When we first heard about a competition that featured intellectuals competing to see who was the best of the best, there was one question on our mind: Is this “King of the Nerds”? Only kidding, and as a love of all things geeky, this is a compliment anyway. “The Big Brain Theory: Pure Genius” is basically a show tailor-made for Discovery. It’s like “Mythbusters” meets “Top Chef” and one of those physics educational videos that you watched in high school.
For those of you who missed the premiere and want a reason to check it out in some form in the next week, the basic premise is this: Some top young minds are competing to become known as America’s next great innovator, and for a chance to not only win a cash prize, but receive a prestigious job offer at WET, and a company founded by judge Mark Fuller (who we spoke with recently) that is all about innovation. There are two teams, and every week they have to try and solve a problem with some real-world applications. The judges ultimately pick a weak link, and that person no longer competes.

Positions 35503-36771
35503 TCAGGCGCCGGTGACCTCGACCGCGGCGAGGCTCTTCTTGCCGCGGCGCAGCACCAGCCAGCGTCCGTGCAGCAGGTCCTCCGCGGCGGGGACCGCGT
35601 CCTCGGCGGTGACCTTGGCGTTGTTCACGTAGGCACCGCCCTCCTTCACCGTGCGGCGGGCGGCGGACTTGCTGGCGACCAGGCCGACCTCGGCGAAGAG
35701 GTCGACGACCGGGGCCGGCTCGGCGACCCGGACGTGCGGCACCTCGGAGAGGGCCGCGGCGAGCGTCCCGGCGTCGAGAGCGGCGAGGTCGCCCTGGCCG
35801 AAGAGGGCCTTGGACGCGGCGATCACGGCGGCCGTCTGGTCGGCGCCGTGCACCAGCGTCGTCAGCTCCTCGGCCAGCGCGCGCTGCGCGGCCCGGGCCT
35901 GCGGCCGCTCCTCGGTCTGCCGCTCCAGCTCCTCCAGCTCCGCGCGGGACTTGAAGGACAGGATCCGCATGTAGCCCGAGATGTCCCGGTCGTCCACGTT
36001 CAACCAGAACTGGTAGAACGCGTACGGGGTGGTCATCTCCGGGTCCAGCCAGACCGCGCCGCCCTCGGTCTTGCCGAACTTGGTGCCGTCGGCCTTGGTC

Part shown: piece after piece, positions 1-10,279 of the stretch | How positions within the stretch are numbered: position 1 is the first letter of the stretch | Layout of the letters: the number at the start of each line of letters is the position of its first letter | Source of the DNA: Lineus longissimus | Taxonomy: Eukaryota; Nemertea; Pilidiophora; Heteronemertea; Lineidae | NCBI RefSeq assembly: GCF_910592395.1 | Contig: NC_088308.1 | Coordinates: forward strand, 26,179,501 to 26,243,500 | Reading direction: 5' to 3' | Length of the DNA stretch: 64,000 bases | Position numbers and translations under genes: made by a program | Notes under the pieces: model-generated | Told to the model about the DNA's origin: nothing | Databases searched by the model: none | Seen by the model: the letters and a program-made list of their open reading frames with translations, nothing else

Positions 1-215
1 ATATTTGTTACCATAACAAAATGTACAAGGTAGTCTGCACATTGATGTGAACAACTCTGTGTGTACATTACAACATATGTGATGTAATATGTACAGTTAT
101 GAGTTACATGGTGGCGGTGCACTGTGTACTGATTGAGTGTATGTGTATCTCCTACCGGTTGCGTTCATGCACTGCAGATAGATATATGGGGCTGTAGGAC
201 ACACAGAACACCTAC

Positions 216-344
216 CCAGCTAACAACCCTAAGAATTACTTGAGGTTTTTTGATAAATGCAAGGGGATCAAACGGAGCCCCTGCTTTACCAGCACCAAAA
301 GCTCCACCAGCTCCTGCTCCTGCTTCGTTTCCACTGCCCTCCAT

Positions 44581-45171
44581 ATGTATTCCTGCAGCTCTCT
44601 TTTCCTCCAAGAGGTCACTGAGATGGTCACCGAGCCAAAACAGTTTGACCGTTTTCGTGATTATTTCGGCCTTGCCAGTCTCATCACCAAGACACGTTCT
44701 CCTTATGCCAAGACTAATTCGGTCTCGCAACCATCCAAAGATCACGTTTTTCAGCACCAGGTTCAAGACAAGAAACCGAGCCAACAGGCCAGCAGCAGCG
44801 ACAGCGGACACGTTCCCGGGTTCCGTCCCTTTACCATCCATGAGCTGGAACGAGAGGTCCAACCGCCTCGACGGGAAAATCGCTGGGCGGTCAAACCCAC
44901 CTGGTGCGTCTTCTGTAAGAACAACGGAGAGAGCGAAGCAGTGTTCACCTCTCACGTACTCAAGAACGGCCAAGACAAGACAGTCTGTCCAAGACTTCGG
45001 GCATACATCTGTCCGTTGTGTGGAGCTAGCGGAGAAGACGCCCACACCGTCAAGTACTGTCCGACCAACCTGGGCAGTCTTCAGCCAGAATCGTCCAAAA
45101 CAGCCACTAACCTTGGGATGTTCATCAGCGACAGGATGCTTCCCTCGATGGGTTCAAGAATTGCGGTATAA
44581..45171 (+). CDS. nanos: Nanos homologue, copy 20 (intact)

However, the twist here is that eliminated contestants stick around, and have to help the teams still competing complete certain tasks. It’s a little change-up, and in some ways it gives you another shot at redemption.
We won’t sit here and proclaim ourselves to be masters of anything related to science, mostly because we’re not those types of geeks, but what we do know quite a bit about is good reality television. “The Big Brain Theory” has quite a bit going for it that a show like this needs. There is some conflict between the contestants, the judges know their stuff, and Kal Penn is an engaging host that actually seems to be invested in the contestants and their objectives. While we wish that there was more focus on the results and a little less on the process (mostly because it became a little too drawn-out), it it was an educational experience without really feeling much like one.
The basic objective this week was to keep an explosive rigged into the back of a truck from exploding, and the irony is for the first week that both teams failed with their builds. However, there was still one person who needed to go home, and that was one of the “leaders” (appointed thanks to a math challenge, similar in some ways to a “Top Chef” quickfire) in Joe. He had submitted defeat, rather than dealing with strong personalities, and this attitude was not rewarded.
What was your take on “The Big Brain Theory,” and do you think that this is a show you plan on watching moving forward? If you want to read more from our chat with Fuller and Kal Penn, be sure to click here.